THE last time I was at the Xavier University Little Theatre was in 1992, 25 years ago. I was part of the Corpus Christi High School debating team and we were up against the Xavier High School team. It was the first year of the Ramos administration and he immediately engaged the Left in peace negotiations. The proposition was: should the communist rebels be given general amnesty by the government and we were in the affirmative side.
I remember pleading at the opposing team to take the matter seriously and lamented that if the real negotiations mirrored their flair for comedy and histrionics, instead of debating on substantive matters on the root causes of why Filipinos rebel against government, then there would be no chance for peace in this land. 25 years later I am still making the same appeal for a just and lasting peace in these two books that were launched at the same venue last Saturday, August 12.
The sad but nevertheless poignant serendipitous events of 25 years ago coming full circle at present made me realize something about the interesting relationship between author, book, and audience, and the milieu or context of their production. I realize that all of them are enmeshed in a web of interrelationships. Just as the writer strings together words to produce concepts, he is also being written by his social encounters and circumstance. Thus, writing and the labor involved in the production of concepts and ideas do not occur in a social vacuum.
Which means to say that the writing of the books that were recently launched started as early as 25 years ago on that stage as I faced a rowdy Xavier high school audience bullying a visiting debating team in their home court. And it goes even way back in time to as far away as Ajuy, Iloilo, and Manapla, Negros where my parents trace their lineage.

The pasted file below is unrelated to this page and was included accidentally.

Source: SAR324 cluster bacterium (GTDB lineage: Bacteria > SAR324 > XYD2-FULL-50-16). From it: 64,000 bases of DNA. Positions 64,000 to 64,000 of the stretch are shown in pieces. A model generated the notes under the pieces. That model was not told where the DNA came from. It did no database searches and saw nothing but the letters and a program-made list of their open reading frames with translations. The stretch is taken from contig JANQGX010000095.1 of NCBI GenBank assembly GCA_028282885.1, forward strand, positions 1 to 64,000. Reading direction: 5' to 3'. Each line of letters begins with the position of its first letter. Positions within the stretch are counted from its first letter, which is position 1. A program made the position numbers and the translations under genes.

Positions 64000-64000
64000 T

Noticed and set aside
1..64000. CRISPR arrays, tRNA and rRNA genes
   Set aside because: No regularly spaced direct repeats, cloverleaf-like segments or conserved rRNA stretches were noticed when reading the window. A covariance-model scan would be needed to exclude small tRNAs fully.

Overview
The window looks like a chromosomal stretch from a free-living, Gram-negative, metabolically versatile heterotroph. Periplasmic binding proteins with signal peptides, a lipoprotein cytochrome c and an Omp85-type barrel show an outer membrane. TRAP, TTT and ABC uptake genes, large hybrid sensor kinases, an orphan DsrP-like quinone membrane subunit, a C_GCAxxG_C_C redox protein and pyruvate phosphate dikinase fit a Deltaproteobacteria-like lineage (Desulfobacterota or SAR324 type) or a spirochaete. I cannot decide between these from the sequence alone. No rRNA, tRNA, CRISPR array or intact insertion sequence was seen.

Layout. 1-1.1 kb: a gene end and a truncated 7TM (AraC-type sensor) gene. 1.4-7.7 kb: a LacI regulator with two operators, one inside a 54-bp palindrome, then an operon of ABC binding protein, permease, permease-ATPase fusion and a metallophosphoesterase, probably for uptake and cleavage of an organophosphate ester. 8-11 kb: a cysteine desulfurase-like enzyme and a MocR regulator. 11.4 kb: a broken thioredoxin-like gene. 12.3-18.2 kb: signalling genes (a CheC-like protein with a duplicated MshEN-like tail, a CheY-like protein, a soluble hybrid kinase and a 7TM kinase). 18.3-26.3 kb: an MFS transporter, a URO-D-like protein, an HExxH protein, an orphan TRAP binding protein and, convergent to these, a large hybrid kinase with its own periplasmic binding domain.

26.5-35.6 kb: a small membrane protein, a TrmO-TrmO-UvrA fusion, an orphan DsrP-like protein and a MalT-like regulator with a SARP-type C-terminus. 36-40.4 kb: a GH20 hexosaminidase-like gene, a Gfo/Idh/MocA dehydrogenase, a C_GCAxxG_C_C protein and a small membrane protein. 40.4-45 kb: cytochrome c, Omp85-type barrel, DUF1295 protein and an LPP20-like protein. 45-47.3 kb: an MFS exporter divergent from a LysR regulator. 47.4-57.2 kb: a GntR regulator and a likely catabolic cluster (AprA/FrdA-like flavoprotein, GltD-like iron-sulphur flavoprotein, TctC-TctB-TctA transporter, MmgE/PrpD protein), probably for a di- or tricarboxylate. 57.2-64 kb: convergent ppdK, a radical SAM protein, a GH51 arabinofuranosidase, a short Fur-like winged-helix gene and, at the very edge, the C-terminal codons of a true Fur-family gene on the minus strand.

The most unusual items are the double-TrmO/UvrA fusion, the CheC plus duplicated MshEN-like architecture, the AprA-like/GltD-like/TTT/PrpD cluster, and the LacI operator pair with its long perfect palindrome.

The writing of these books started as far back as the 1980s when as a student of Little Schoolhouse, I was the sole Marcos loyalist among my grade three classmates during the elections of ’85. It continued during my Philippine history and Noli and El Fili classes in Corpus Christi High School and my years in UP taking up Sociology classes.
The writing of the Lumad book for instance started when as an high school student in Cagayan de Oro City, a chance encounter with a lost Lumad elderly in Cogon Market awakened the curiosity about their plight and condition. Many years later as an undergraduate student in UP, I would find myself in Davao del Norte among the Ata and Mandaya doing ethnolinguistic research under the Inisyatibo sa Pag-aaral ng mga Ethnolinggwistikong Group sa Pilipinas or IPEGP. Members of the local paramilitary group in the area visited me but they were just happy to have their songs documented on my portable cassette recorder over shots of Tanduay.
The writing continued relentlessly and as recent as when I spent a week among the Manobo Pulangion last year and met Tatay Renato Anglao, Lumad leader who was gunned down by assassins last February 2017 because he stood up to defend their ancestral land. The book “Wars of Extinction” is dedicated to him and his kind.
What I am trying to say is that the person who wrote the two books, did not write all these things by himself. He could not have had the material not to mention the language and the vocabulary were it not for his encounter with different people and the corresponding social contexts they find themselves enmeshed in.
The book launch last Saturday was a happy event since it marked the culmination of a long and arduous intellectual process. But the magical thing about the occasion was that, in a rare moment, assembled in one room that afternoon was some of the people who, in many direct and indirect ways, helped write the books.
I looked at the audience at the Xavier University Little Theatre and I recognized how each and every one of them contributed to the writing of the books in various types of social encounters- family members, grade school and high school teachers and classmates, students, mentors, young and old activists, and Facebook friends. Then it dawned on me.
It is usually the case that during book launchings, authors are feted somewhat as superhuman beings who hide themselves in caves to produce these tomes with their intellectual labor. This is only partly true, at least, that part about hiding in caves. A writer’s material is really his or her encounter with other people and their shared milieu.
I may have written the words inside the pages of these books but these are also the stories, fears, and hopes of others I have encountered as we continue to trudge our shared path as Filipinos working towards achieving the nation that we wish in our hearts. This makes book launchings an interesting event because assembled in these occasions are actually the co-authors of what is being celebrated.